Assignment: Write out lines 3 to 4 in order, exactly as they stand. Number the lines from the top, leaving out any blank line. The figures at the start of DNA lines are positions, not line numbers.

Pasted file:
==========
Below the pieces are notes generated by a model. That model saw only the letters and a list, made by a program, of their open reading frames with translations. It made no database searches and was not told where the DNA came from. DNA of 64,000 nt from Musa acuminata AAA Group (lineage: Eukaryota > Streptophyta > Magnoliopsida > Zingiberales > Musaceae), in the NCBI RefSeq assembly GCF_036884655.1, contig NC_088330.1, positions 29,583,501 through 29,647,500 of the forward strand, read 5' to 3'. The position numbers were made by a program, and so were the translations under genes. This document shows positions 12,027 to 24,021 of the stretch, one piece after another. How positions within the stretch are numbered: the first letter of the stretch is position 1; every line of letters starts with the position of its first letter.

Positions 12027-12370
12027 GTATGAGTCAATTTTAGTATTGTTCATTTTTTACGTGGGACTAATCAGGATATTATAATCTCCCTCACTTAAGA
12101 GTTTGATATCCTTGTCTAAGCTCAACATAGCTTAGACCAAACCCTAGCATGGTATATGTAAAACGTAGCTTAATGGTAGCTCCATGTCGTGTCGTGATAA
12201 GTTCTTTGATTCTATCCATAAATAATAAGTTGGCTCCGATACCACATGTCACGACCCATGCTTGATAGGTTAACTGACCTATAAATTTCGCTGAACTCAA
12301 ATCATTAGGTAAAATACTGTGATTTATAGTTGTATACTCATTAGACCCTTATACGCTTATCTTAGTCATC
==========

12027 GTATGAGTCAATTTTAGTATTGTTCATTTTTTACGTGGGACTAATCAGGATATTATAATCTCCCTCACTTAAGA
12101 GTTTGATATCCTTGTCTAAGCTCAACATAGCTTAGACCAAACCCTAGCATGGTATATGTAAAACGTAGCTTAATGGTAGCTCCATGTCGTGTCGTGATAA